Is Your Workplace Campaign a Dead Horse?
There’s a highly circulated comic that begins by sharing a piece of wisdom from the Dakota people: “When you discover that you are riding a dead horse, the best strategy is to dismount.”
The comic delivers its punchline as it points out the many things that organizations do instead of dismounting their dead horses, including:
Appointing a committee to study the horse
Arranging to visit other countries to see how others ride dead horses
Lowering the standards so that dead horses can be included
Reclassifying the dead horse as ‘living impaired’
Hiring outside contractors to ride the dead horse
Harnessing several dead horses together to increase the speed
Providing additional funding and/or training to increase the dead horse’s performance
Doing a productivity study to see if lighter riders would improve the dead horse’s performance
Rewriting the expected performance requirements for all horses
The comic is cheeky, but its warning should not be ignored; far too many organizations fail to face the reality that their mainstay horse is dying. In fact, this satirized approach for dealing with a dead horse is a perfect analogy for how many United Ways approach their workplace campaigns.
Instead of acknowledging the slow, inevitable decline of workplace campaigns and looking for alternatives, many United Ways are doubling down on campaigns by:
Hiring new resource development directors with more fundraising experience
Adding more staff members to focus exclusively on workplace campaigns
Attending conferences to learn how other United Ways are trying to grow their campaigns
Decreasing annual campaign goals so the inevitable decline is not as noticeable
Merging with other United Ways to save on overhead costs and increase fundraising capabilities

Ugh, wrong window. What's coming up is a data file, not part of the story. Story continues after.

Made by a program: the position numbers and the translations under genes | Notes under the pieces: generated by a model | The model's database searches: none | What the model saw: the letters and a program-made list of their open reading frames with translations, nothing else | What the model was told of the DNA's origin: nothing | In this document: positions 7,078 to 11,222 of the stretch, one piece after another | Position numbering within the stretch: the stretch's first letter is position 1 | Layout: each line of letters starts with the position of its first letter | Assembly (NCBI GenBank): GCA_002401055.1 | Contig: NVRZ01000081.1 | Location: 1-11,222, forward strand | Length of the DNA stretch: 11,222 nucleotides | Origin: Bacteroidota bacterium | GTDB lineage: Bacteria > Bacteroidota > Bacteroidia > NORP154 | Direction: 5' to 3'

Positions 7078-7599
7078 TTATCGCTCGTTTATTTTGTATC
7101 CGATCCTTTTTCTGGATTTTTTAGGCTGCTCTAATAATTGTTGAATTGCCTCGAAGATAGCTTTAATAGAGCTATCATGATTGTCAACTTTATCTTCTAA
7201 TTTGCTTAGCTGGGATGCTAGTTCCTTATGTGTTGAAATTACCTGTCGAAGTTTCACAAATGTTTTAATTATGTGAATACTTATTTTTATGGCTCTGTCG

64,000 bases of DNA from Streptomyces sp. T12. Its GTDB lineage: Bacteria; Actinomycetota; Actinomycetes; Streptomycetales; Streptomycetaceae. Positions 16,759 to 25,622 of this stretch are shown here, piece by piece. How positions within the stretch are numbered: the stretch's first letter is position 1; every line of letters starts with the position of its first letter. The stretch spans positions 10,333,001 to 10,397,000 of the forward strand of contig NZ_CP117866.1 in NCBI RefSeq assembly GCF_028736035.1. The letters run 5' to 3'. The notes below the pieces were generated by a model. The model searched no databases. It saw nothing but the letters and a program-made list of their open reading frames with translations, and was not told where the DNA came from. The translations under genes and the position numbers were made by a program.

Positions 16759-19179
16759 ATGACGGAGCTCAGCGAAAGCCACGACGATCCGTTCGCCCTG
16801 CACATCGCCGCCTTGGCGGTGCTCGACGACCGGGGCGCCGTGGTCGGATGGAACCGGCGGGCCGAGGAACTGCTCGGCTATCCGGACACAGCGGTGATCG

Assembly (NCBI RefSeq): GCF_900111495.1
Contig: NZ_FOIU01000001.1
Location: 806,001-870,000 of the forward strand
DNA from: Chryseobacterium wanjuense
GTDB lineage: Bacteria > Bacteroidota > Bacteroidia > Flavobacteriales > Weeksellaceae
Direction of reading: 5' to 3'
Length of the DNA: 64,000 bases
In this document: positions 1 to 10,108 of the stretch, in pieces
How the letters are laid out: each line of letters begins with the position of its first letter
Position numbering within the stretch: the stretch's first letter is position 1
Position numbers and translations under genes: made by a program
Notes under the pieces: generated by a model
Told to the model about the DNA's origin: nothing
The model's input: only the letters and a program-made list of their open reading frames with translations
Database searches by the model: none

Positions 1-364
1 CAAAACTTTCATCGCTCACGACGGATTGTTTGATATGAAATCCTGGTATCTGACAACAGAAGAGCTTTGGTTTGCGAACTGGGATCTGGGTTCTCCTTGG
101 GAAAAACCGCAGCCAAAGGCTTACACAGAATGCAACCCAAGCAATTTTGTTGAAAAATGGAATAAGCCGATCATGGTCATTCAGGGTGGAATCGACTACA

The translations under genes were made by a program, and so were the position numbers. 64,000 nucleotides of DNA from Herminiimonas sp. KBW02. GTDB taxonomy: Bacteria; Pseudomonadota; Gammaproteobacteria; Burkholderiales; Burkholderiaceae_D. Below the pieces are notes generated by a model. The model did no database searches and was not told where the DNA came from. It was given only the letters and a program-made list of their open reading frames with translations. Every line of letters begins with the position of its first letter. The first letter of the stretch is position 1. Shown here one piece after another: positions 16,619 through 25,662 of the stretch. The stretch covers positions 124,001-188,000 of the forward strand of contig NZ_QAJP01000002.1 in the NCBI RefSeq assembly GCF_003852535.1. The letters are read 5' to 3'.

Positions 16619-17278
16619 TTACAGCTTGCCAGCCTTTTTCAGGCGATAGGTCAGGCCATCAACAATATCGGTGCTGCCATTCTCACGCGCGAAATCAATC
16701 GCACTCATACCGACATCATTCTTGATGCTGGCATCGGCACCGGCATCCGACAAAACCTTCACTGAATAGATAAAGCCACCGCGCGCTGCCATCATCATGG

Exploring online technologies to making giving in workplaces easier
Marketing workplace campaigns more aggressively
But why is this happening? Why are more United Ways not earnestly seeking a more reliable horse when workplace campaigns are on a permanent downward slope?
It’s because – for most United Ways – the workplace campaign horse isn’t quite dead yet.
With a little life left in workplace campaigns, many United Ways become blindly optimistic and believe they can spur growth and movement again if they can just develop a new strategy for beating their nearly dead horse.
Of course, beating a dead horse serves little purpose. The truth is that workplace campaigns are fading, and no one expects them to return to their former glory. While new strategies for beating the workplace campaign horse, like shifting campaign goals or hiring new resource development staff, might squeeze a bit more life out of workplace campaigns, death is inevitable. A change is coming, and workplace campaigns will not be the horse that carries most United Ways through the next decade.
So, what’s next? If not on the backs of workplace campaigns, how will United Ways sustain themselves in the future?
First, United Ways need to accept that the period of workplace campaign dominance is coming to an end. Second, United Ways need to start looking for a new model for fundraising. Quite likely, this new model will look a lot like what most other nonprofits do. The financial future of United Way will be rooted in grants, corporate sponsorships, special events, fundraisers, planned giving – and maybe a few lingering workplace campaigns.
As you work your way through campaign season, keep your dying horse in mind and start to look at how you might secure the financial future of your United Way. Consider networking with other United Ways to ask about their special events rather than their workplace campaigns. Explore grants that could support your initiatives and programs. Join us for webinars like Create A New Revenue Stream Using Corporate Sponsorship or Yes, You Can! Raising Money Outside of the Workplace.
However you do it, save your United Way from future trouble and start looking at new horses today.